Quark Blast's post was pretty vitriolic, throwing words around like "atrocity". My postings here are tame in comparison.

And no, I have nothing against criticism that is founded somehow. However, you and Quark Blast admitted that you basically have not done much reading on the subject and have also stated things that are objectively wrong (probably as a result of ignorance). That is not constructive.

2 people marked this as a favorite.
Sara Marie wrote:
liz: if Valeros quits drinking, the cumulative hangover could kill him

He's going to need some Klatchian coffee, then.

1 person marked this as a favorite.
lorenlord wrote:

Also, I believe it was in Korea with the Sabres they hunted in groups of two, and employed the Scissors technique for mutual offense/defense. If a MiG got on either one of their sixes, when they rolled back over and "closed the scissors", the other Sabre would have a firing solution on the MiG.

I believe that tactic is called the "Thach Weave" or a variant thereof. It was developed by one John Thach during WWII, because the US Navy Wildcats were inferior to the Japanese Zeros. As the Japanese pilots rarely used group tactics, it proved a pretty effective defensive tactic.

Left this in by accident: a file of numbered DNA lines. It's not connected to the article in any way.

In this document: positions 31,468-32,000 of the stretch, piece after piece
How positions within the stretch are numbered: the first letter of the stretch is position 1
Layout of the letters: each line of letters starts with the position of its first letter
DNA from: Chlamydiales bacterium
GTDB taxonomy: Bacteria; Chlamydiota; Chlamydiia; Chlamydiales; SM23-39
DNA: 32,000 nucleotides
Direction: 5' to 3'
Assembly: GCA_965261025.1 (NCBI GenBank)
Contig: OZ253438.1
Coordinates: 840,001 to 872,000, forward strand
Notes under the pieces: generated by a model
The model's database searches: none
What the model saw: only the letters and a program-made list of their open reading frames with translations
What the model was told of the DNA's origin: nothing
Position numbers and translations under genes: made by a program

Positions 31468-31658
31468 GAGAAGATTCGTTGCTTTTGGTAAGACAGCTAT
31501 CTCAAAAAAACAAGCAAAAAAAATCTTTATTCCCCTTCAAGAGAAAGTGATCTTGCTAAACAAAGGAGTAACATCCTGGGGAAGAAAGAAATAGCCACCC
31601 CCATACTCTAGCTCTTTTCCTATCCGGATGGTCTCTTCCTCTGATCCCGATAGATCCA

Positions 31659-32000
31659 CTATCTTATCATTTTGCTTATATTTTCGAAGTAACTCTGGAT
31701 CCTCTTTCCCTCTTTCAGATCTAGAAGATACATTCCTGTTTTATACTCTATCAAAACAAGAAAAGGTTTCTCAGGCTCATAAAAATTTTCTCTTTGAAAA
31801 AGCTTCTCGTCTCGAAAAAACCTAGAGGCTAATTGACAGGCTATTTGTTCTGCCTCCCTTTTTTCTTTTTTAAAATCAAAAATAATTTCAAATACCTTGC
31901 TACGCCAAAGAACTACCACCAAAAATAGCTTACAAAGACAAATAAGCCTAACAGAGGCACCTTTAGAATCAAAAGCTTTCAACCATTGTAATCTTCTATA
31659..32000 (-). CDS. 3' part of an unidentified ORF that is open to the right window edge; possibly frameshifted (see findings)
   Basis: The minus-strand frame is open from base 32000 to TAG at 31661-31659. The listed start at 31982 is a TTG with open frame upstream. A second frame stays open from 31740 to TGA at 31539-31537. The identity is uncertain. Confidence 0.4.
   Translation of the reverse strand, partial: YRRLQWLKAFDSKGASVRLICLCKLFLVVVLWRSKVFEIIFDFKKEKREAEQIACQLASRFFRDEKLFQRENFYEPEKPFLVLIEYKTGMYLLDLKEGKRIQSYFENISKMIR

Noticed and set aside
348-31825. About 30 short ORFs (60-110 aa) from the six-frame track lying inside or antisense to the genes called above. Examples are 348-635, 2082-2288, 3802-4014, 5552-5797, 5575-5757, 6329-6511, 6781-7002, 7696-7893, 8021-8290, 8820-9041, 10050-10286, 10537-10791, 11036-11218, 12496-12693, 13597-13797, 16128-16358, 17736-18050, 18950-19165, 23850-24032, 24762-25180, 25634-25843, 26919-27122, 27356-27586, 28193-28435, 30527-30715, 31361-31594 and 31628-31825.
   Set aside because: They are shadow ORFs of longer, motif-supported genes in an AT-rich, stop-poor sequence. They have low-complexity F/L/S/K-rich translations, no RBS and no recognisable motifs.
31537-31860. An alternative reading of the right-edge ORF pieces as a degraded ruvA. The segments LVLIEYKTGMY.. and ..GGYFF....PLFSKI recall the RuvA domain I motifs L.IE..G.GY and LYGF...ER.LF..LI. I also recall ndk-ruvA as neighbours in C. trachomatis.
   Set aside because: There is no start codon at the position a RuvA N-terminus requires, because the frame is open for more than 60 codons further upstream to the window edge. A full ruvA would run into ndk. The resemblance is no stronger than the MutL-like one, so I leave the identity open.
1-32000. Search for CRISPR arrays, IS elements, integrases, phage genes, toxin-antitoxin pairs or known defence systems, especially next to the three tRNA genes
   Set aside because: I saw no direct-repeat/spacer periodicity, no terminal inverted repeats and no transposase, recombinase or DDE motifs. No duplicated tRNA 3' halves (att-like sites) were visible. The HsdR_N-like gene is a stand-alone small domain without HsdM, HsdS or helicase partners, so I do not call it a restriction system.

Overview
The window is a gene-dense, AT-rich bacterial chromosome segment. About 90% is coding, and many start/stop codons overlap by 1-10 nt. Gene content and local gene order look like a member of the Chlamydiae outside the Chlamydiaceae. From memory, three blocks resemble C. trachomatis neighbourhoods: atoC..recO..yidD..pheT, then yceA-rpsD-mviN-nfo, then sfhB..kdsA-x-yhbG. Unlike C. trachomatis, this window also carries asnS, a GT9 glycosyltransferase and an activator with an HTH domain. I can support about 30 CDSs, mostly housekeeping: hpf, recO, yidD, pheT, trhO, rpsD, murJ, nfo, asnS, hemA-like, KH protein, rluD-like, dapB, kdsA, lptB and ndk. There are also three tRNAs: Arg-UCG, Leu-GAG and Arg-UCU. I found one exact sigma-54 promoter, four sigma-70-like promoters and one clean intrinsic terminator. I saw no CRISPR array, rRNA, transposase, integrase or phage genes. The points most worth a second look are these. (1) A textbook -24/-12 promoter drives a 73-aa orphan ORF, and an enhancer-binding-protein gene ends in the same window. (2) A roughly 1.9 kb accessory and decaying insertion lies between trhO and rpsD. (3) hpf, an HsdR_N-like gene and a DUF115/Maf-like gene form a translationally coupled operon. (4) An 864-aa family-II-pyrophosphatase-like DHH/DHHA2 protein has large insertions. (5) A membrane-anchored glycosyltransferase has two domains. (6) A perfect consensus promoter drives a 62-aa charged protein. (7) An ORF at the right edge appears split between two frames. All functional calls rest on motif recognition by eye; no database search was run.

7 people marked this as a favorite.
Morzadian wrote:
Ssalarn wrote:
nighttree wrote:
As someone who didn't actually like the "psionics" feel in 3.5....I'm looking foreword to seeing what this turns out like flavor wise, as well as mechanically ;)
As someone who loved 3.5-style psionics and also loves the idea of cool Victorian and/or (Stephen) Kingsian mind magic, I too, am looking forward to seeing what this turns out like flavor wise, as well as mechanically ;)

D&D 3.5 Psionics was beyond broken. It created a new definition for what could be considered broken.

The infamous Pun-Pun build (kobold egoist) was conceived from the D&D 3.5 Expanded Psionics Handbook. With infinity looping power giving a player deity like powers.

I find it hard to understand Paizo's rationale in treading backwards into WOTC's worst blunders.

Erik Mona has a love for pulp fiction, and I can see why he would want to use the 'occult' as theme and subject matter. But D&D 3.5 psionics, please no.

Pathfinder doesn't need a Pun Pun.

Just four quick things:

1. Pun-Pun wasn't created using the Psion class. He can use the Psion class.
2. The problem was not that class, but that he can somehow force a Sarrukh to grant him one of its abilities. Sarrukh are high-level creatures from a FR splatbook, which makes him a corner case.
3. The whole thing is an experiment in extra odorous cheese and and not meant to be played.
4. You have no idea about 3.5 psionics if you use Pun-Pun as an example for its alleged brokeness.

If you want a discussion about this, PM me or use one of the psionics threads on the board, please.